Papa ik ben Azië-moe

Inmiddels 83 dagen geleden zijn we vertrokken uit Nederland. Dat is bijna 3 maanden. Zo lang ben ik nog nooit weg geweest en volgens mij Kevin ook niet. We streven een ideaal na. Iets wat veel mensen graag hadden willen doen of zouden willen gaan doen maar vaak het geld of lef er niet voor hebben. Een droom om niet meer vast te zitten in het leven zoals het hoort en tot een besef te komen waar het echt om gaat. Hoe staat het er nu voor?

Gisteren stuurde ik een whatsapp bericht naar mijn vader. “Papa ik ben Azië-moe”, stond er in. Die zin speelde vanochtend weer door mijn gedachten. Waarom kan ik niet gewoon lekker genieten van Azië met haar prachtige natuur en zonneschijn?

Zoals de meeste mensen wellicht weten reizen Kevin en ik low budget. Dat wil zeggen we proberen ons aan een budget te houden van ongeveer 25 euro per dag. Daar doen we alles van: vervoer, eten, drinken, een slaapplaats en het kopen van tandpasta en shampoo.

De eerste reden is dat we zo lang mogelijk willen genieten van het reizen. De meeste reizigers kijken erg op tegen de dag dat je moet zeggen: ‘Mijn geld is op, ik moet terug.’

De tweede reden is vooral van mij. Ik voel me zo ontzettend gelukkig dat ik deze kans heb gekregen dat ik me erg verantwoordelijk voel om het geld goed te gebruiken. Mijn eerste doel is om een boek te schrijven over de verhalen die we meemaken en daarmee een boodschap voor de wereld achter te laten. En mijn tweede doel is om een goed doel te vinden waar ik mijn ‘rest budget’ aan kan doneren. Het geld dat ik over houd – omdat ik heb gewerkt of ergens gratis kon slapen of eten – geef ik weg. Aan wat of wie? Dat weet ik nog niet. Ideeën zijn van harte welkom.

Om binnen het budget te blijven kopen we ons eten zo goedkoop mogelijk. Daarvoor moeten we soms verder lopen om buiten de toeristische gebieden te komen maar dat vinden we geen probleem. Het probleem is alleen dat we overal, maar vooral in Indonesië, merken dat de mensen ons een ‘witte prijs’ geven. Als een lokale prijs normaal gesproken 10.000 roepie is dan vragen ze aan blanke mensen vaak het dubbele.

Meestal gaat daaraan vooraf dat ze vragen waar je vandaan komt en hoe lang je hier bent. Dan kunnen ze een goede inschatting maken hoeveel geld ze aan je kunnen vragen. Inmiddels proberen we hier creatief mee om te gaan. We stellen de vraag terug en hebben veel verschillende reacties geprobeerd. We komen van de planeet aarde, we komen uit onze moeder, we wonen nu hier, we komen van Mars, we komen uit Utopia (deze hebben we van de Chief Happiness Officer van Ticket To The Moon). En dan hebben we ook een paar creatieve antwoorden op de vraag van de tientallen taxi chauffeurs of straatverkopers die van alle kanten op ons af komen: ‘Waar ga je naartoe?’.  We gaan naar de wc, naar de hel (ga je mee?), naar de maan, naar de haaien. Of stellen ook deze vraag meestal terug. Waar ga jij naartoe?

Zodra we weten wat een normale prijs is en iemand vraagt meer, dan lopen we direct door naar de volgende. Tot we iemand tegen komen die ons een eerlijke prijs geeft. Zo was er gisteren een man die ons een heerlijke nasi goreng maakte voor een eerlijke prijs 12.000 roepie. Toen hij aan het koken was kwam zijn vrouw er aan en vonden we de prijs van een flesje ice-tea ineens toch wat duurder worden, ze vroeg er 5000 roepie voor. Uiteindelijk mochten we met de vrouw afrekenen, die ineens 15.000 rekende voor de nasi goreng die haar man voor 12.000 roepie aan ons had verkocht. En zo gaat het elke dag, overal. Zodra je denkt een eerlijk persoon te hebben gevonden en je blij bent met iemand die zijn prijs niet baseert op je huidskleur, komt er al snel weer iemand voorbij die geld ruikt en je meer wil laten betalen.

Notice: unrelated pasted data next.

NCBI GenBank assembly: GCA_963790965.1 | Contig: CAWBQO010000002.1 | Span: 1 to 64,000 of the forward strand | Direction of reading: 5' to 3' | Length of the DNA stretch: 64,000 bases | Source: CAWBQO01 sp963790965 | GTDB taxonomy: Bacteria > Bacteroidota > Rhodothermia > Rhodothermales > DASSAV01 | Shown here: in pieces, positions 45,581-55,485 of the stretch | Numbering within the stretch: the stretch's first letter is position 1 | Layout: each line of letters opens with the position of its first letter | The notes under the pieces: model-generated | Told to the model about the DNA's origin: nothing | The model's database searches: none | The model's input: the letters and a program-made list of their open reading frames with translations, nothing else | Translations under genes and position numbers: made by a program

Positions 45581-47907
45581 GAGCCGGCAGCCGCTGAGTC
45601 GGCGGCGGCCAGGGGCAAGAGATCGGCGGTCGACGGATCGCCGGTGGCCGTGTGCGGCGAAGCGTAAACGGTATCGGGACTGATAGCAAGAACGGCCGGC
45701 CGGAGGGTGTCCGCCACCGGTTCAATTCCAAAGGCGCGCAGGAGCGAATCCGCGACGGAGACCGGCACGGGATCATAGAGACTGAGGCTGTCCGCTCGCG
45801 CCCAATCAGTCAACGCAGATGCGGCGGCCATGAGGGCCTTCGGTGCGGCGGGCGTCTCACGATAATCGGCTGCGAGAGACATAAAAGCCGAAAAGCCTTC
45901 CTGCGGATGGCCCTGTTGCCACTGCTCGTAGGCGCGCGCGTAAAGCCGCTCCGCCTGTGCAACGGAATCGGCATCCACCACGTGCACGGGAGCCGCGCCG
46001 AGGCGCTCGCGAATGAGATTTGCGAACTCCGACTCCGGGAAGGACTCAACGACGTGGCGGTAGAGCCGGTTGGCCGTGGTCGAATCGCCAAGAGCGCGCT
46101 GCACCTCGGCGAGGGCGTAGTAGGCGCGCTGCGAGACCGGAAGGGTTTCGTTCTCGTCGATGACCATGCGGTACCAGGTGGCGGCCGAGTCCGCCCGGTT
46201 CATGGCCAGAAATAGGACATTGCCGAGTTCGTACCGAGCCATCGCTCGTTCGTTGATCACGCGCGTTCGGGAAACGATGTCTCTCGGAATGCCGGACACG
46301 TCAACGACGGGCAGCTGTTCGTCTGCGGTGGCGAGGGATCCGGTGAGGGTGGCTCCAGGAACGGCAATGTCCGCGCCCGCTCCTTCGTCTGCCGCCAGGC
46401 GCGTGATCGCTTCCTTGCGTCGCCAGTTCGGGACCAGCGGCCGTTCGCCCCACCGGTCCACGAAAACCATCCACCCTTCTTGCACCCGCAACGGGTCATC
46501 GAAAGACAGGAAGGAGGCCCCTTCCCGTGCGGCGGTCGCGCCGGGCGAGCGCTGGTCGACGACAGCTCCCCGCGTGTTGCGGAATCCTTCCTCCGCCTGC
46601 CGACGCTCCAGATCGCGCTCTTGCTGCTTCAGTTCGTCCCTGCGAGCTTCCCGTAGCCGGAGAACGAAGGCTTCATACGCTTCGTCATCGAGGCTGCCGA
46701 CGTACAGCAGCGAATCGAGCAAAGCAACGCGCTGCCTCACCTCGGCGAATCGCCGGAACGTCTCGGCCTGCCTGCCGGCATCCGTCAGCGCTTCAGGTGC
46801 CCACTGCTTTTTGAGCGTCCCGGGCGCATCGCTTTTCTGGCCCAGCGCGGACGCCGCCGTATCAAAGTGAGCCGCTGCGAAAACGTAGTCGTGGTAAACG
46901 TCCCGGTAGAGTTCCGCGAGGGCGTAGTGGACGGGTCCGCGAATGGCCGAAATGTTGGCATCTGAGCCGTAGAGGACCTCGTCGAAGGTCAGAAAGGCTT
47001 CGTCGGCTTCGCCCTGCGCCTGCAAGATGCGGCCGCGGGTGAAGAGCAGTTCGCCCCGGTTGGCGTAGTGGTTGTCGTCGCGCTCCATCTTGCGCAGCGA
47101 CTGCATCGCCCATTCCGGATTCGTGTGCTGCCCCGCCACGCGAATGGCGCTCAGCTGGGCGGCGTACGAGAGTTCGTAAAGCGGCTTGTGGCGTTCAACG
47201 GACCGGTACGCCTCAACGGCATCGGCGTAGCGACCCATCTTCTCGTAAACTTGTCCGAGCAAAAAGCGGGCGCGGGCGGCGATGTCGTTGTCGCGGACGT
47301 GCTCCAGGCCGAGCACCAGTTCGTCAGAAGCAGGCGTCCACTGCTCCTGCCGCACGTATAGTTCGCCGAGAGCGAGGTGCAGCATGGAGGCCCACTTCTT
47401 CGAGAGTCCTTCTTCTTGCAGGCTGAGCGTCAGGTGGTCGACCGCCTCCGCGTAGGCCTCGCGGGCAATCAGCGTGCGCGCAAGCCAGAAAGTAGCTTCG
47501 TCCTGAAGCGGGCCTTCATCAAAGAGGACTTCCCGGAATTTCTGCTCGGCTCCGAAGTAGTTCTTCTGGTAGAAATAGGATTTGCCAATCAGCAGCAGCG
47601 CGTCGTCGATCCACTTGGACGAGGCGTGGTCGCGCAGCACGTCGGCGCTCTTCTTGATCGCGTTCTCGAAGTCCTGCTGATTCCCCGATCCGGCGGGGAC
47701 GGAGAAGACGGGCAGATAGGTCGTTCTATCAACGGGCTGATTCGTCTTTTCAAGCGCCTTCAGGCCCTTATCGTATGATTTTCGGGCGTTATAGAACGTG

Vandaag heeft Kevin gezocht naar een eerlijke prijs om een boot ticket te kopen naar de Gili eilanden. Bij de rederijen zelf vroegen ze 1.500.000 per persoon enkele reis. En uiteindelijk na 5 uur te hebben rondgereden met de scooter hebben we voor 2 personen een retour ticket gekocht voor 1.000.400 roepie. Vermoeiend om zo ontzettend veel moeite te moeten steken in het vinden van iemand die je een ‘eerlijke’ prijs wil geven.

Bij het inchecken eergisteren ging het ook behoorlijk mis. We hadden iets geboekt via booking.com en zagen bij aankomst dat de foto’s totaal niet overeen kwamen met de werkelijkheid. De bedden waren vies, het zag eruit als een bouwval, ze hadden lekkage en de wc’s waren zo vies dat je nog liever een luier om zou doen. We hebben ons geld pas terug gekregen nadat de politie erbij gekomen was omdat ik gedreigd had de balie medewerker zijn telefoon door de wc te spoelen.

Het laatste probleem dat we hebben is dat in de niet toeristische gebieden iedereen met ons op de foto wil. Ze zien witte mensen als speciaal en willen een foto maken die ze op Instagram kunnen delen. Op de vraag waarom ze een foto willen maken krijg ik nooit een goed argument dus krijgen ze ook geen foto. Het enige wat ik blijf zeggen is dat witte mensen niet anders zijn. We zijn hetzelfde, één grote familie. Ik ben niet speciaal. Het gevoel hun idee te ondersteunen dat witte mensen speciaal zijn gaat mij te ver en ik wordt er treurig van dat witte mensen in Azië zo ontzettend positief én negatief gediscrimineerd worden. Op dit moment zitten we binnen terwijl het een prachtige dag is. We willen rust. Even niet de confrontatie aangaan en we genieten nu van heerlijk Balinees eten dat onze Airbnb-gastvrouw ons net gebracht heeft.

Papa ik ben Azië-moe. Iedereen hier wil me te veel laten betalen, overal vallen ze me lastig omdat ze me iets willen verkopen en ze vinden me speciaal omdat ik wit ben.

Hopelijk wordt mijn visumaanvraag voor Nieuw-Zeeland snel goedgekeurd.

Singapore

Elegant, clean, organized, western, hyper modern, futuristic, comfortable, expensive (beer), Asian Las Vegas, light shows, live music, salsa dancing, electric steps, runners, perfect parks and botanic gardens, old fort Canning and winning 200 dollar to spend in a mall!